The ten steps of cheesemaking.
Soft-ripening cheeses are among the most luscious to eat and the most challenging to make. Turning fresh milk into cheese follows a similar path but demands passion, patience, skill and an artisan’s heart to make truly delicious cheese.
Step One: Pasteurization. All of our milk is pasteurized after it arrives at the creamery. Cheeses aged less than 60 days must be made with pasteurized milk.
Step Two: Cultures Added. Pasteurized milk flows through pipes into maturation tanks where cultures are added and left to “mature”. We use traditional Brie and Camembert cultures from France.
Step Three: Small Batch Cheesemaking. Once the cultured milk is ready, it’s gently poured into containers for each variety of cheese we’re making that day. Small batch cheesemaking gives our cheesemakers meticulous control over this important stage.
Step Four: Adding Rennet. Rennet is made from enzymes that slowly turn the liquid milk into something that looks like milk “jello.” The process is called coagulation.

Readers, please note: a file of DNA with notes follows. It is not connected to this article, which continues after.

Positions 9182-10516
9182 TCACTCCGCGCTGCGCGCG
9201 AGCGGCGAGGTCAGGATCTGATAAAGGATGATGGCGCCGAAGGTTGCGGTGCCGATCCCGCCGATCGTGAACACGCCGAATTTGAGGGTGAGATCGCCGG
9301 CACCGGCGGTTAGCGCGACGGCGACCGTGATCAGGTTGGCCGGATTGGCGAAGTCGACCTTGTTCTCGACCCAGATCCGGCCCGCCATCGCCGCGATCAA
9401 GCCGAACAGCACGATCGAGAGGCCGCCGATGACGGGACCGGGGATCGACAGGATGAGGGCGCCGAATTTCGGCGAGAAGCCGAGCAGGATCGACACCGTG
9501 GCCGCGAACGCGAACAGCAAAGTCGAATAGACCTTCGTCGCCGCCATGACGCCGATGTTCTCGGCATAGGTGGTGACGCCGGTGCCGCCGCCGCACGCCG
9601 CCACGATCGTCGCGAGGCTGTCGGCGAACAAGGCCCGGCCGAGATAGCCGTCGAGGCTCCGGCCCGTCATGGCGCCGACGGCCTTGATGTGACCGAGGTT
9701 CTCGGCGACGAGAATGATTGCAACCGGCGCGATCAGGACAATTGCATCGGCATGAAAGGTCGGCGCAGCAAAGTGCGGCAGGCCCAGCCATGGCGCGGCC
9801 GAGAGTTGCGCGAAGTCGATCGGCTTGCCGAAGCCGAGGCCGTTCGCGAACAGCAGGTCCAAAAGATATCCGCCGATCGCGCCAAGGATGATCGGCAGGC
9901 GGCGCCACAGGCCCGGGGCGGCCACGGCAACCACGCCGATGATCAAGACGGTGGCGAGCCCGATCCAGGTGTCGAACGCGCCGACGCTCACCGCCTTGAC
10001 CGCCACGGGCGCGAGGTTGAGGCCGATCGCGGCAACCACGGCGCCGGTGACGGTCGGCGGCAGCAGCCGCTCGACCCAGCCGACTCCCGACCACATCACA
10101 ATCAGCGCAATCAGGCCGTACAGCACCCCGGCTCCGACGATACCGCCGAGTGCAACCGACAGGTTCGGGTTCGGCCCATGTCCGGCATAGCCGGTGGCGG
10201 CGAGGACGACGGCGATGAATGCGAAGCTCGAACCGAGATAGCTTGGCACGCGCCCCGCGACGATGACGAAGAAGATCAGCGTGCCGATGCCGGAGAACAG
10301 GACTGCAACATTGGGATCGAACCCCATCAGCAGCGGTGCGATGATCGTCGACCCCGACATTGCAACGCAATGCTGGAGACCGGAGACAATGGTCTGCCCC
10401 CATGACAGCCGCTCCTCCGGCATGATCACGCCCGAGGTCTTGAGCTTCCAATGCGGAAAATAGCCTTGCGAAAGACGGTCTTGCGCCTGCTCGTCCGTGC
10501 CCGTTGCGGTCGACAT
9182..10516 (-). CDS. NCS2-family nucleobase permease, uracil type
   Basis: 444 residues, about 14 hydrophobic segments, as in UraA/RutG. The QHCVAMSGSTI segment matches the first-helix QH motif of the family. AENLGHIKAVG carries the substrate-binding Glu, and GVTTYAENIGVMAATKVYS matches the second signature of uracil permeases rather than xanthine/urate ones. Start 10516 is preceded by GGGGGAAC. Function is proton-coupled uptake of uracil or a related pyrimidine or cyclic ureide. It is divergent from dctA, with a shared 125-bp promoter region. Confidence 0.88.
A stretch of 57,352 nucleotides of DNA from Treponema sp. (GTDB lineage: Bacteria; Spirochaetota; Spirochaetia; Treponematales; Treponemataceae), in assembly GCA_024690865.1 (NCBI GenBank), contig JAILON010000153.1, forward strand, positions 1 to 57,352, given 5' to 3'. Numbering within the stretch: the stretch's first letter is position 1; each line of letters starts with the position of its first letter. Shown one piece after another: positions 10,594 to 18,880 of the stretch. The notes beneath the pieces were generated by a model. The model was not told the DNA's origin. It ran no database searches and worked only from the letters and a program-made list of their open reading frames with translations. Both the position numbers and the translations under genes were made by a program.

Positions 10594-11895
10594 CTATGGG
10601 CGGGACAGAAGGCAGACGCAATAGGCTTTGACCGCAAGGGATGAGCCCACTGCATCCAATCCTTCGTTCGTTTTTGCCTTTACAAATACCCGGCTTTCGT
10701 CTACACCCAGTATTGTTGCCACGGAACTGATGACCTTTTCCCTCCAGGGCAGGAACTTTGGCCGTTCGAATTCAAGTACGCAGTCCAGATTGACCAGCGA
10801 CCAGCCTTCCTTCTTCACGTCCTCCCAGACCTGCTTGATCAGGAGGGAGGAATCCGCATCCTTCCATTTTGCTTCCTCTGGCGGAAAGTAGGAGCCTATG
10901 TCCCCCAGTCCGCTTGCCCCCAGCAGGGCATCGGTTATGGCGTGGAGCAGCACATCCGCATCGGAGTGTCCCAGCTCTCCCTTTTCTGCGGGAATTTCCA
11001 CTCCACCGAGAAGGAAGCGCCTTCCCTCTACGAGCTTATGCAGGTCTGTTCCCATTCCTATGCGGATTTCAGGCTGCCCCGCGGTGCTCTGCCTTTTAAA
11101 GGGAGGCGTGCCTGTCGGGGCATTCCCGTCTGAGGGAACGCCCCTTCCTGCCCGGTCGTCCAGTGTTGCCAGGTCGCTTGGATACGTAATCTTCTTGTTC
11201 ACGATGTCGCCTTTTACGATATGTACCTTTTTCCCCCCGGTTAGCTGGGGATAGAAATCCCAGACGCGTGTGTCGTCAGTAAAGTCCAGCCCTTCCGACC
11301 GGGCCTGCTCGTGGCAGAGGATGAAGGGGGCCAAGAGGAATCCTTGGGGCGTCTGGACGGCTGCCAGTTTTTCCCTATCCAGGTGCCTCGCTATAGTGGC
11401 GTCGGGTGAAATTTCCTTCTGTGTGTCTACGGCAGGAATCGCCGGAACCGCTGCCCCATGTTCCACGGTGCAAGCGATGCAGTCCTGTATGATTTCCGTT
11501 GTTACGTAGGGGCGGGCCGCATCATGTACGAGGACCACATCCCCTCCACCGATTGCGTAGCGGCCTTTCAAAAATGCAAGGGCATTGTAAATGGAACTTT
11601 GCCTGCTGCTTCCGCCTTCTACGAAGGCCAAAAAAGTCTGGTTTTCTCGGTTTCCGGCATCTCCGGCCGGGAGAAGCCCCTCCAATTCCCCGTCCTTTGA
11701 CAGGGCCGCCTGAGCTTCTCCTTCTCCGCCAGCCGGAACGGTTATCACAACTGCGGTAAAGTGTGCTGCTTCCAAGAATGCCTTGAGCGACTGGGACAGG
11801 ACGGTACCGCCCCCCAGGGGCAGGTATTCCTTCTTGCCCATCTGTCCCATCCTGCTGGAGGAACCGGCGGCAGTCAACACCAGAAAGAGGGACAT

Step Five: Cutting the Curd. A special blade is used to cut the coagulated milk into pieces. The curds are gently stirred to release the right amount of whey.
Step Six: Pouring. The curds are carefully poured into molds, stacked and left to drain in a warm room so the cultures are alive and working.
Step Seven: Brining. After unmolding, the young cheeses are given a brief brine bath which gives the cheese its salty flavor.
Step Nine: Aging.
The cheeses rest for several days to develop flavor and fluffy white rinds. Aging rooms have the temperature and humidity cheeses need.
Step Ten: Packing.
The cheeses are ready to be packed by hand, labeled and sent to stores or restaurants. They will continue to develop flavor and texture until they arrive at your table.